A young manager says his restaurant is mostly empty since lockdown ended – and glowing reviews may not be enough to save it

Restaurant
Restaurant owner pictured in front of his establishment. Jason Lawrence
  • The owner of the Tartan Rooster said the establishment has few customers and he doesn’t know why.
  • Jason Lawrence runs the top-rated business, which is based in Kincardine, Scotland.
  • He told Insider he’s taking it “week by week” because it could close at any moment.
  • See more stories on Insider’s business page.

A 22-year-old restaurant boss has expressed frustration that his highly rated establishment is on the verge of closure, despite his best efforts to attract customers.

Jason Lawrence owns the Tartan Rooster in Kincardine, Scotland. He told Insider that despite racking up five-star reviews, the restaurant has been nearly empty on most days since May.

He often only has enough customers to fill two or three tables, at best, “and that just brings everyone down at work,” he said.

Lawrence, who started out washing dishes to make extra money while studying, said he never felt a sense of achievement like he did when he was asked to run the restaurant.

But just as he took over, things became difficult due to the impact of the COVID-19 pandemic. “The pandemic has never let The Tartan Rooster show its full potential. We are confident if that if COVID did not last as long, or even happen at all, then we would not be in this situation,” Lawrence said.

Tartan rooster
Empty tables at the Tartan Rooster. Jason Lawrence

Restaurants around the world are struggling under the immense pressure of the pandemic. In the US, for example, 100,000 restaurants closed six months into the pandemic, according to the National Restaurant Association.

A persistent labor shortage across both the UK and the US has posed more challenges. In one of many recent cases, a Wisconsin pizza restaurant, which had been operating for 64 years, announced it was closing down, due to a lack of staff.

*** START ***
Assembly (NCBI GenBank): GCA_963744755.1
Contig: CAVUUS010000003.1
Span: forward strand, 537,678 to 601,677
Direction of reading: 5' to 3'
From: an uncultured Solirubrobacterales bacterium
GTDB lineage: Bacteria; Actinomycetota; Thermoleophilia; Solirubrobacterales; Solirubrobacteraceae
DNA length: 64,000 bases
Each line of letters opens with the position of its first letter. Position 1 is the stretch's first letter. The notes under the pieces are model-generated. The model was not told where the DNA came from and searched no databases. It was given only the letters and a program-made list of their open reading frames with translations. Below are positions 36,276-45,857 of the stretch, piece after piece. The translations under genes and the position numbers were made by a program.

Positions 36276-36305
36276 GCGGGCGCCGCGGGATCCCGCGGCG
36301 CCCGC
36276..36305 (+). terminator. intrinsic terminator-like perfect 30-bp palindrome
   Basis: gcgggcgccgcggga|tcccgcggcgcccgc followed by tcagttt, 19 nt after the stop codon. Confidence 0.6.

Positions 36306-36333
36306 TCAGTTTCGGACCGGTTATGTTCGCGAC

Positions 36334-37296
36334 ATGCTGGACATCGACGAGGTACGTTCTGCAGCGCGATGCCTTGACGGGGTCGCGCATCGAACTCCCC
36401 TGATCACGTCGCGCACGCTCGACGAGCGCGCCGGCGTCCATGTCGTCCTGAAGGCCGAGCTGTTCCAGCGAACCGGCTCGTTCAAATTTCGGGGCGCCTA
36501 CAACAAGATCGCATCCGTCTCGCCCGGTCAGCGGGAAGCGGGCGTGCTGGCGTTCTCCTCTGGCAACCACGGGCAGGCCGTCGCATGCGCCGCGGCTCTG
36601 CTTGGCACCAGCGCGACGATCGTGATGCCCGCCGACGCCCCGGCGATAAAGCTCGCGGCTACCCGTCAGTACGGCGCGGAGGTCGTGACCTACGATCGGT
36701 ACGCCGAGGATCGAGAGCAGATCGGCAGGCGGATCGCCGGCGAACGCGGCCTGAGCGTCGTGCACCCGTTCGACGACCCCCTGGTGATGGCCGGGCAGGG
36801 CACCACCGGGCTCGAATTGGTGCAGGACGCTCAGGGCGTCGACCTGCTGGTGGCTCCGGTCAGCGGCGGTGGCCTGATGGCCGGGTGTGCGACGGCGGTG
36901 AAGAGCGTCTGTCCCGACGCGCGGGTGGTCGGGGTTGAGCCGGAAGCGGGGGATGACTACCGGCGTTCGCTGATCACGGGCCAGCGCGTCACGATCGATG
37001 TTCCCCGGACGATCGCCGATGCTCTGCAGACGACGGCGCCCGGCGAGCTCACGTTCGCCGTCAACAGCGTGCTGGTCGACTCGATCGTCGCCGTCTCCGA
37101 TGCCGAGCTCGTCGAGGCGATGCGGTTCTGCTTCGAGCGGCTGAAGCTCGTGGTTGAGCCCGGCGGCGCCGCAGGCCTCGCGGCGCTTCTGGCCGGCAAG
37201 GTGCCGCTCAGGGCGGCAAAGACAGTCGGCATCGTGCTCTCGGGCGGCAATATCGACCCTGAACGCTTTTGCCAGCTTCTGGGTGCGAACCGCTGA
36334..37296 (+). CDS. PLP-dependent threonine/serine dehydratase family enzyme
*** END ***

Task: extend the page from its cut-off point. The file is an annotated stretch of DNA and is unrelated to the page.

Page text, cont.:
Meanwhile, Lawrence said he redecorated the restaurant to improve the overall experience for customers, including renovations to the upstairs eating area, bar, beer garden, and main restaurant. But it still wasn’t enough to lure customers back.

“I personally thought we would be fully booked and struggling to cope with all the bookings but it’s been the quite opposite,” he said.

The situation has left Lawrence with an overwhelming sense of fear for his and his seven employees’ future. “I worry that I’m not going to be able to keep a job for anyone and worry about paying my own bills,” he said.

It’s also knocked the young manager’s confidence levels, which he hopes will recover after the massive dip they have taken in the last few months.

When asked how much longer his restaurant can survive with so few customers, Lawrence said he had “no idea.”

“Ideally, I would like to get to Christmas and take it from there but that’s not guaranteed at the moment so we are taking it week by week right now,” he added.

In an effort to regain control over the situation, Lawrence said he hopes to hire more staff so he can focus on promoting and strengthening his brand’s image. “But to make it to the new year is our first goal,” he added